IMO Director of Legal Affairs Delivers Special Lecture on Black Sea Grain Initiative
On 12 January, WMU students had the opportunity to interact with Mr Frederick Kenney, Director of the International Maritime Organization’s (IMO) Legal Affairs and External Relations Division. Mr Kenney delivered a morning lecture for students in the Maritime Law & Policy (MLP) specialization on the roles and obligations of maritime administrations, and in the afternoon, a lecture for all students and faculty on The Black Sea Grain Initiative: Development, Implementation, Results and Issues.
In 2022, Mr Kenney served as the initial Coordinator for the United Nations at the Joint Coordination Centre (JCC) for the Black Sea Initiative on safe transportation of grain, fertilizer and foodstuffs from Ukraine. The Initiative was brokered by the United Nations and Türkiye to reintroduce vital food and fertilizer exports from Ukraine to the rest of the world to help stabilize spiraling food prices worldwide and stave off famine, affecting millions. Ukraine is one of the world’s largest grain exporters of around 45 million tonnes annually. Following Russia’s invasion of the country in late February 2022, shipments of grain stores were unable to secure safe passage to and from Ukrainian ports. Mr Kenney provided insight regarding the complexities of such sensitive international negotiations as well as an update on the current situation in the aftermath of the agreement. He described the experience of being part of the negotiations as one of the most challenging, but also one of the most rewarding experiences of his career.
Mr Kenney’s morning lecture on the roles and obligations of maritime administrations focused on the implementation of IMO instruments, the legal structure as well as current issues. Looking at the maritime industry historically, Mr Kenney emphasized the increased focus of the IMO in recent years on the implementation of IMO instruments. He referred to the increase over the last decades of open registries and the growth of the shipping industry. He also highlighted deficiencies in the observance of standards relating to the safety of life at sea and the protection of the marine environment. Port State control has been an important remedy to address the noticeable low performance of some flag States. Currently, the IMO Mandatory Member Audit Scheme has proven to be inclusive in helping to support the implementation of international standards across the maritime sector.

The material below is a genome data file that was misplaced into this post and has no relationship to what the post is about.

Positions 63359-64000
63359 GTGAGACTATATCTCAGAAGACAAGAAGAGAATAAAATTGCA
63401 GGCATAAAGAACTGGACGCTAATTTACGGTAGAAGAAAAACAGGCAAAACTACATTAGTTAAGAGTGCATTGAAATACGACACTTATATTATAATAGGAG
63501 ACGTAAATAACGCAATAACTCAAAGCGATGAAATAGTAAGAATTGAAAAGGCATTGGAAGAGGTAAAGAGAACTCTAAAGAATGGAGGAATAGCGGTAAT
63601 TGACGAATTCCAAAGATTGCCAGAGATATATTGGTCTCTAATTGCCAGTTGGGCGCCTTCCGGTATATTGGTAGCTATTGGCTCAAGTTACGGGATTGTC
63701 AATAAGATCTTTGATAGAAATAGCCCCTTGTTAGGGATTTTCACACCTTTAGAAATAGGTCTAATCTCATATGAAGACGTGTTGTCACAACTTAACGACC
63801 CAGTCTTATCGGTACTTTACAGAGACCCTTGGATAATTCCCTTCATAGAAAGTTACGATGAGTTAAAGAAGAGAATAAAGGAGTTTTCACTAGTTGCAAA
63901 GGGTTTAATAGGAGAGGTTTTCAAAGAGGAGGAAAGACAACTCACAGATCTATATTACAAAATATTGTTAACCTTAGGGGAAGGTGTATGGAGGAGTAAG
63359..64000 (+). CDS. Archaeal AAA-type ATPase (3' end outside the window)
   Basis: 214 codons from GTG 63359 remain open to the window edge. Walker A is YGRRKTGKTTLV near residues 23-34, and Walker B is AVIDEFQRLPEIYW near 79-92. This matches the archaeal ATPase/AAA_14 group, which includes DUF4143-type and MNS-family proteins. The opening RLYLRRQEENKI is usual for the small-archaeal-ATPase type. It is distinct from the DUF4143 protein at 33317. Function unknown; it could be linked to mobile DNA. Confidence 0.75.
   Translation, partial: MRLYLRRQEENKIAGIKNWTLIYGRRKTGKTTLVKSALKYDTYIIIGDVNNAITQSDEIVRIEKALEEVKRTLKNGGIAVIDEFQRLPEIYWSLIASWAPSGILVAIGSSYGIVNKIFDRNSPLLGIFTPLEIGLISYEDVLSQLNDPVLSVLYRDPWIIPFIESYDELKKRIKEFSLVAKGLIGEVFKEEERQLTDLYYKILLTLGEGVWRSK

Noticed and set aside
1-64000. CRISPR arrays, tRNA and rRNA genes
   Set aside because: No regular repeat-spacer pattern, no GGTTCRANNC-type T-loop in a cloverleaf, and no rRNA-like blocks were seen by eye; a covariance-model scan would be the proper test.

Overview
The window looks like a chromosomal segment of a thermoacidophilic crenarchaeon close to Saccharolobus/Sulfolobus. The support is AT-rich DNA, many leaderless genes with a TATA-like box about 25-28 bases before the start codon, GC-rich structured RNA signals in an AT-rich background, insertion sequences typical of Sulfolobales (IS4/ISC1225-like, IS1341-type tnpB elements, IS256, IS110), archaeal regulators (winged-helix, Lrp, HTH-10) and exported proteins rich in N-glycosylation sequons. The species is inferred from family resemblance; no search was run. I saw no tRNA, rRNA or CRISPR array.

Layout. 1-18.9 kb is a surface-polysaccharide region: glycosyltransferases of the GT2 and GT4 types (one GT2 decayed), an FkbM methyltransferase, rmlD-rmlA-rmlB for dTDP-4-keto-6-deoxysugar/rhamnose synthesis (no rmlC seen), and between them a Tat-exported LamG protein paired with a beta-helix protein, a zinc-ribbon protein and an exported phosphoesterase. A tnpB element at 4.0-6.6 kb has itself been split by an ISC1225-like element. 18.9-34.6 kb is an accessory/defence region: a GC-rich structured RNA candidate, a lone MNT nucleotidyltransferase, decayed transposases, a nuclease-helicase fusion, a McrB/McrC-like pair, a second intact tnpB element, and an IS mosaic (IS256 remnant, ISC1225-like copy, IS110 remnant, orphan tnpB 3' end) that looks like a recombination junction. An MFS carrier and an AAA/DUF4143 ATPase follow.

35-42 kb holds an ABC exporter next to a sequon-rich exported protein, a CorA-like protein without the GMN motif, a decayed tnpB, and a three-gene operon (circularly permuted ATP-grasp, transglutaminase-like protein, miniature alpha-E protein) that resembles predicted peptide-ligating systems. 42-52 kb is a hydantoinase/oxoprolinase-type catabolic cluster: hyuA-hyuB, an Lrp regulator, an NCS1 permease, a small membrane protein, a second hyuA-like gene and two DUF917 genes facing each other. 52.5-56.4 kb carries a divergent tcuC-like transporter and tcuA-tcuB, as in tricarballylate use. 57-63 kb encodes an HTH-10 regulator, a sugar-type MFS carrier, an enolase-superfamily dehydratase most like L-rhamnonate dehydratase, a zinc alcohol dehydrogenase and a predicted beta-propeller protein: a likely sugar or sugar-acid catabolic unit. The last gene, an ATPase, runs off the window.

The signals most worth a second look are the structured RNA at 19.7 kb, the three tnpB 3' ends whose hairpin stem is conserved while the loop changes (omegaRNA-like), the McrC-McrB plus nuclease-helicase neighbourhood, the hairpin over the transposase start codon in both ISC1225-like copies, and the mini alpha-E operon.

At IMO, Mr Kenney is responsible for advising the IMO Secretary-General on all legal issues associated with the functioning of IMO, with special emphasis on matters of treaty law and the law of the sea; provides legal counsel to staff supporting IMO’s committees and subcommittees and has particular responsibility as Secretary for the Organization’s Legal Committee. He oversees IMO’s role as depositary for the 53 multilateral Conventions adopted under its aegis. Before joining IMO, Mr Kenney served in high-ranking positions in the United States Coast Guard.
The special lectures by Mr. Kenney were among the first in the Malmö MSc in Maritime Affairs second term in which students focus on one of seven specializations: Maritime Education & Training; Maritime Energy Management; Maritime Law & Policy; Maritime Safety & Environmental Administration; Ocean Sustainability, Governance & Management; Port Management, and Shipping Management & Logistics. Foundation studies are taught in the first term of the 14-month programme and cover the introductory knowledge that is fundamental to all activities in the maritime field. Three successive terms focus on specialization studies and a dissertation. WMU has more than 150 Visiting Lecturers from around the world who contribute their expertise to enrich the education of WMU students.